II Topological structure and chemical characteristics of nanopores
Before laser irradiation, Thin Film Metallic Glass (TFMG) exhibits a very low RMS roughness of less than 2 nm, as measured by atomic force microscopy (AFM). High roughness contributes to the appearance of large periodic structures with many irregularities and branches. On fig. Figure 2a shows SEM images of the microstructural evolution of the TFMG surface after different laser irradiation times. The nanopore density varies nonmonotonically depending on the number of pulses. On fig. Figure 2b shows the evolution of the number of nanoholes and the evolution of the average distance between nanoholes for different numbers of laser pulses. Starting from a density of 550 nanopores per µm² at 1 irradiation, it increases to 680 µm⁻² (from 2 to 10 laser irradiations), beyond this threshold, the density of nanoholes stabilizes at about 650 µm⁻² (50 laser irradiations of irradiation). In accordance with the change in the concentration of nanopores, the distance between them ranges from 20 to 30 nm.
Fig. 2. (a) At a flux of 0.06 J cm⁻², at various laser irradiation times (1, 2, 3, 4, 5, 10, 20, 30, 40, and 50), SEM image of the nanopore microstructure obtained in femtosecond laser region. (b) Changes in the density of nanopores and the average distance between nanopores with increasing number of irradiations.
To fully characterize these nanopores, two FIB slices were taken from the unirradiated area (Fig. 3e) and the irradiated area exposed to 50 pulses (0.06 J cm⁻² fluence) (Fig. 3j). Figures 3a-d show HAADF-STEM images with different magnifications of selected FIB slices in the non-irradiated area. The bottom of the image shows a sample that has been coated with platinum and carbon layers. By comparing Figures 1b and 3a, it was found that the contrast lines seen on the STEM images correspond to the voids between the columns formed during the deposition. This initial columnar morphology is clearly visible on the sample surface in the STEM image, consistent with the very low initial surface roughness measured by AFM. The enlarged image in figure 3d shows its amorphous structure.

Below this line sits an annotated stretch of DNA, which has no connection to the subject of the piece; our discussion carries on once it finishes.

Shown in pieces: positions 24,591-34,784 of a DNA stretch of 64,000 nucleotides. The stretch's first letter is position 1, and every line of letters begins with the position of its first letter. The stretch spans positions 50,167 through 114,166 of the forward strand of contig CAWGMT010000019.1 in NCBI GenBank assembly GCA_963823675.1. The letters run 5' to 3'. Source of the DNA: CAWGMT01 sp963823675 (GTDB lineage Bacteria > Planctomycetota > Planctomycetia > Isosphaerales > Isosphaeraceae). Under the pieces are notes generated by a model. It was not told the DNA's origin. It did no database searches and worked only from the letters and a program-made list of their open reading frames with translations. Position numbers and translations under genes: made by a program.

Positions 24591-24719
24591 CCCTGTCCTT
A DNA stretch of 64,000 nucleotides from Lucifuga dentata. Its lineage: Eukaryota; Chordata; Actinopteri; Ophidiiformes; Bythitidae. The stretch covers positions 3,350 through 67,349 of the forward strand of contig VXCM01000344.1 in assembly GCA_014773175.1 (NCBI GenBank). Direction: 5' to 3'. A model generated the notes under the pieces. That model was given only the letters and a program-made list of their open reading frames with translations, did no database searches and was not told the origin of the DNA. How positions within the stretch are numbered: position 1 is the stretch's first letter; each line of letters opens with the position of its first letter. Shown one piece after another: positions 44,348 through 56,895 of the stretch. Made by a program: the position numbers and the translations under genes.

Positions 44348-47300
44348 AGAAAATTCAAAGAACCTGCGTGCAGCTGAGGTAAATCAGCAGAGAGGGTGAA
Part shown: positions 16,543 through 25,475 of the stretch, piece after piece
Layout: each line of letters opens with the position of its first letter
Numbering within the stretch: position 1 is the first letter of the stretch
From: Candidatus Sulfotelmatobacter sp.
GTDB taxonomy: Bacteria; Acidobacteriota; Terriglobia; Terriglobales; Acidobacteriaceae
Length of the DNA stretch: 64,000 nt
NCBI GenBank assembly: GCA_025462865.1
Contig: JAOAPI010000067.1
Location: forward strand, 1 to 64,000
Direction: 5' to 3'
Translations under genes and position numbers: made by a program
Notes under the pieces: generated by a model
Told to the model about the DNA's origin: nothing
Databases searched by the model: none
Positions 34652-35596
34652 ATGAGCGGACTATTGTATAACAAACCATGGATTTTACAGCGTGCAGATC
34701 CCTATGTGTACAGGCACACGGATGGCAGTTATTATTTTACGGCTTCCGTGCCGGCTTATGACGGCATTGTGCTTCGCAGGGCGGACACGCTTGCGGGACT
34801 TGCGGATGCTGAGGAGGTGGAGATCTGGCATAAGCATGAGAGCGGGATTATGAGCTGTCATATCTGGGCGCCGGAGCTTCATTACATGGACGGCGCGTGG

The second FIB flake selected from the irradiated area (Fig. 3f) showed nanopores evenly distributed throughout the flake, and the nanopores were close to the sample surface (about 50 nm from the surface). The nanopore diameter ranges from 10 to 30 nm. Some contrast changes can be observed in STEM images at the surface of the sample and around the nanopores, as seen in non-irradiated areas. Also, in this case, the high-resolution STEM image (HR-STEM) (Fig. 3i) is characterized by the atomic lattice surrounding the nanopore. This is typical for the crystal structure around the hole and on the surface of the irradiated area.
Fig. 3. (a-d) HAADF-STEM images of FIB flakes selected from non-irradiated areas showing the initial columnar film morphology; (e) SEM images of selected areas of FIB flakes from non-irradiated samples. (f–i) HAADF-STEM images of FIB flakes sampled from irradiated textured areas. (h) shows an "open" nanopore. (i) shows the atomic features of the crystal structure surrounding the nanopore. (j) SEM image of a selected area of the FIB slice in the irradiated sample.